- "My armour is like tenfold shields, my teeth are swords, my claws spears, the shock of my tail is a thunderbolt, my wings a hurricane, and my breath death!"
- —The Hobbit, "Inside Information"
Smaug was a fire-drake of the Third Age, considered to be the last "great" dragon of Middle-earth. He was drawn to the enormous wealth amassed by the Dwarves of the Lonely Mountain during King Thrór's reign. He laid waste to the nearby city of Dale and captured the Lonely Mountain, driving the surviving Dwarves into exile.
For 171 years, Smaug hoarded the Lonely Mountain's treasures to himself, staying within the mountain, until a company of Dwarves managed to enter the Lonely Mountain and awaken him from hibernation. Correctly believing that the Dwarves had received assistance from the men of Lake-town in entering the Lonely Mountain, Smaug left the mountain to wreak destruction upon Lake-town, nearly destroying it before being slain by Bard the Bowman.
- "I laid low the warriors of old and their like is not in the world today. Then I was but young and tender. Now I am old and strong, strong, strong."
- —The Hobbit
- "Revenge! Revenge! King under the Mountain is dead and where are his kin that dare seek revenge? Girion Lord of Dale is dead, and I have eaten his people like a wolf among sheep, and where are his sons' sons that dare approach me? I kill where I wish and none dare resist. I laid low the warriors of old and their like is not in the world today. Then I was but young and tender. Now I am old and strong, strong, strong, Thief in the Shadows!"
- —The Hobbit, "Inside Information"
In TA 2770, Smaug came from the mountains in the north, attracted by the vast wealth amassed by the Dwarven kingdom of Erebor, which included gold, gemstones, silver, pearls, the many-faceted crystals of emerald, sapphire and diamond, and the famed Arkenstone. In one savage attack, he laid waste to both Erebor and the neighboring town of Dale, killing any Dwarves or Men who dared try to stop him. King Thrór and Thráin used the secret door to escape, but the dragon continued ravaging the surrounding countryside long after.
For two centuries, Smaug ruled the Lonely Mountain uncontested. He spent his days within the mountain lying atop his great treasure hoard, which he guarded jealously. The surrounding domain became a scarred wasteland known to the Dwarves and men as the "Desolation of Smaug." Yet in the year TA 2941, a company of fourteen adventurers consisting of twelve Dwarves, the hobbit Bilbo Baggins, and led by the heir of the Lonely Mountain, Thorin II Oakenshield, entered Smaug's mountain lair by a secret door in a daring attempt to reclaim the ancient treasure from the dragon.
Bilbo, the company's appointed "burglar," was sent into the treasure chamber alone in an attempt to stealthily gather information and steal what he can without waking Smaug. Once inside, Bilbo was surprised to find that Smaug was much larger than he had expected and covered in impenetrable armor, save for his underbelly. Aware of this vulnerability, Smaug deliberately had spent years sprawled on the wealth of his hoard, allowing diamonds and hard gemstones to be embedded into his belly, armoring his only weakness. However, while examining the dragon, Bilbo noticed a single bare patch on the monster's left breast, nearest his heart. With this invaluable information, he escaped the dragon's lair and returned to the Dwarves, sharing his discovery of Smaug's weakness with them, unaware that he was overheard by a thrush, who carried the secret to Bard the Bowman in nearby Lake-town.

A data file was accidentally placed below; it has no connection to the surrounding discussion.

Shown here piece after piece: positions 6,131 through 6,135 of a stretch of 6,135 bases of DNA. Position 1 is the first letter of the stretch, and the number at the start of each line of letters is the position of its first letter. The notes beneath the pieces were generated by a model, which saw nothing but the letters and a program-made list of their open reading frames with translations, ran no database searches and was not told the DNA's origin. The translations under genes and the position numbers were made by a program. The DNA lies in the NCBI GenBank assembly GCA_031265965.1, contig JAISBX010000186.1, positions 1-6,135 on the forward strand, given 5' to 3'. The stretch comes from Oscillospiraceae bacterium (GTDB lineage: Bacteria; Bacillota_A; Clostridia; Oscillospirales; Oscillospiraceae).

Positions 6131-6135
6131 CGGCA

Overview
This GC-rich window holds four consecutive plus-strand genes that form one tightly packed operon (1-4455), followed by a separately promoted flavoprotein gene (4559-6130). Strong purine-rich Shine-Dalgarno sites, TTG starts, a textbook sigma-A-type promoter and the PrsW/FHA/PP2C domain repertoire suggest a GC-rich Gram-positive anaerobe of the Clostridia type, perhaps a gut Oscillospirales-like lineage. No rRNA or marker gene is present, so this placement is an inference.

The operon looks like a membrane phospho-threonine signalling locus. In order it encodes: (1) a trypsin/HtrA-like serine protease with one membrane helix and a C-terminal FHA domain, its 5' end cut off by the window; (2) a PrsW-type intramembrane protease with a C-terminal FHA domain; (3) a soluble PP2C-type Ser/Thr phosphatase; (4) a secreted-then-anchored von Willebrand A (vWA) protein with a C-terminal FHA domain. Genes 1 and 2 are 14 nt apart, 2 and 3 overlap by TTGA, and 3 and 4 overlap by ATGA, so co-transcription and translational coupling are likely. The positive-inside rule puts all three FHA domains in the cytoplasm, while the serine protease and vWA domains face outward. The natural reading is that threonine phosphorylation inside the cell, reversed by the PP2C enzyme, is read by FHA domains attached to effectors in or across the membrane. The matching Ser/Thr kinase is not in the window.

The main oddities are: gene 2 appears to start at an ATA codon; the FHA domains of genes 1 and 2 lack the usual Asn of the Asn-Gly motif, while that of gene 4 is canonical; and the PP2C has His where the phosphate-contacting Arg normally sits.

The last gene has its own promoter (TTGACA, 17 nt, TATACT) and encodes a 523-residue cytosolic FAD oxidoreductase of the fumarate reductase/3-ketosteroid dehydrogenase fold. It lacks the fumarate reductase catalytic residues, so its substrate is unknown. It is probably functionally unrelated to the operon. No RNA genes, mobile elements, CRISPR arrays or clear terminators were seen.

Returning to the treasure chamber, Bilbo attempted to steal a single cup, but its theft is immediately noticed by Smaug, who had woken from his slumber. Amused by the Hobbit, Smaug conversed with Bilbo, attempting to deduce his origins and purpose in the mountain. He quickly surmised that Bilbo was aiding Thorin and the rest of the Dwarf company in an attempt to steal back the Arkenstone and reclaim the Mountain. Smaug flew into a rage, erupting from the mountain in a fiery wrath and loosening his flame upon the land. He turned his fury on Lake-town upon the Long Lake and set about razing it.
Amidst the havoc, Bard the Bowman, heir to the throne of Dale, did his best to rally the townsmen to repel the dragon's assault, but their arrows could do little against the dragon's armor. Then, Bard, having been informed by a thrush of Smaug's secret weakness, fired a Black Arrow into the vulnerable spot on the dragon's belly. Roaring in fury and pain, Smaug fell from the sky and plummeted into the flaming ruins of Lake-town, his death marked the end of the great dragons in Middle Earth.